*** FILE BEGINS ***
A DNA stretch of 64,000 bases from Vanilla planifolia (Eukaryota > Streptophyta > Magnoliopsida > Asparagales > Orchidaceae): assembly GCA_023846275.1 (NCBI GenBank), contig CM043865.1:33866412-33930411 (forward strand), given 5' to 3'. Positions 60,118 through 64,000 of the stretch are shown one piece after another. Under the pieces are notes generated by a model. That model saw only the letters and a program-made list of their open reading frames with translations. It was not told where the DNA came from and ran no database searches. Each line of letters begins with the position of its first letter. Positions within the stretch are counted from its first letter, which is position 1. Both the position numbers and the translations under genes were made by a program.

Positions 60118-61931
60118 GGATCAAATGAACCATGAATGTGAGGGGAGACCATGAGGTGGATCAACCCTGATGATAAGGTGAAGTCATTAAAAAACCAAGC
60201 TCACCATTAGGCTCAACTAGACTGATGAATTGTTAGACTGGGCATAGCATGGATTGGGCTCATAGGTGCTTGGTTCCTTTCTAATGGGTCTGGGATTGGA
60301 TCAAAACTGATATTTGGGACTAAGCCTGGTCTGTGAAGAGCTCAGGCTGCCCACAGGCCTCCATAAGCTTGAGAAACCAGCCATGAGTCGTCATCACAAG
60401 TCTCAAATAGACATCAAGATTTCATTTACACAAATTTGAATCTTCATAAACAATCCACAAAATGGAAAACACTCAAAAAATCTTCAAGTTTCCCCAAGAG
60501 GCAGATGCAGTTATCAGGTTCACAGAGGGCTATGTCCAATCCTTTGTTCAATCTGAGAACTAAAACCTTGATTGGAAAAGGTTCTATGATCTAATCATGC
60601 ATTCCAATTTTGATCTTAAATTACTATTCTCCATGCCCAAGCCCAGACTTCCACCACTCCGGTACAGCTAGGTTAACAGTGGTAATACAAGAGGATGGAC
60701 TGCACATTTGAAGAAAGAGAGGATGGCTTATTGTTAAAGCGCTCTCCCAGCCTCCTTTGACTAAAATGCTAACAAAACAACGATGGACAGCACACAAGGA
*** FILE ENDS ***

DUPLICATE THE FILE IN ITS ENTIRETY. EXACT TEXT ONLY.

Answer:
A DNA stretch of 64,000 bases from Vanilla planifolia (Eukaryota > Streptophyta > Magnoliopsida > Asparagales > Orchidaceae): assembly GCA_023846275.1 (NCBI GenBank), contig CM043865.1:33866412-33930411 (forward strand), given 5' to 3'. Positions 60,118 through 64,000 of the stretch are shown one piece after another. Under the pieces are notes generated by a model. That model saw only the letters and a program-made list of their open reading frames with translations. It was not told where the DNA came from and ran no database searches. Each line of letters begins with the position of its first letter. Positions within the stretch are counted from its first letter, which is position 1. Both the position numbers and the translations under genes were made by a program.

Positions 60118-61931
60118 GGATCAAATGAACCATGAATGTGAGGGGAGACCATGAGGTGGATCAACCCTGATGATAAGGTGAAGTCATTAAAAAACCAAGC
60201 TCACCATTAGGCTCAACTAGACTGATGAATTGTTAGACTGGGCATAGCATGGATTGGGCTCATAGGTGCTTGGTTCCTTTCTAATGGGTCTGGGATTGGA
60301 TCAAAACTGATATTTGGGACTAAGCCTGGTCTGTGAAGAGCTCAGGCTGCCCACAGGCCTCCATAAGCTTGAGAAACCAGCCATGAGTCGTCATCACAAG
60401 TCTCAAATAGACATCAAGATTTCATTTACACAAATTTGAATCTTCATAAACAATCCACAAAATGGAAAACACTCAAAAAATCTTCAAGTTTCCCCAAGAG
60501 GCAGATGCAGTTATCAGGTTCACAGAGGGCTATGTCCAATCCTTTGTTCAATCTGAGAACTAAAACCTTGATTGGAAAAGGTTCTATGATCTAATCATGC
60601 ATTCCAATTTTGATCTTAAATTACTATTCTCCATGCCCAAGCCCAGACTTCCACCACTCCGGTACAGCTAGGTTAACAGTGGTAATACAAGAGGATGGAC
60701 TGCACATTTGAAGAAAGAGAGGATGGCTTATTGTTAAAGCGCTCTCCCAGCCTCCTTTGACTAAAATGCTAACAAAACAACGATGGACAGCACACAAGGA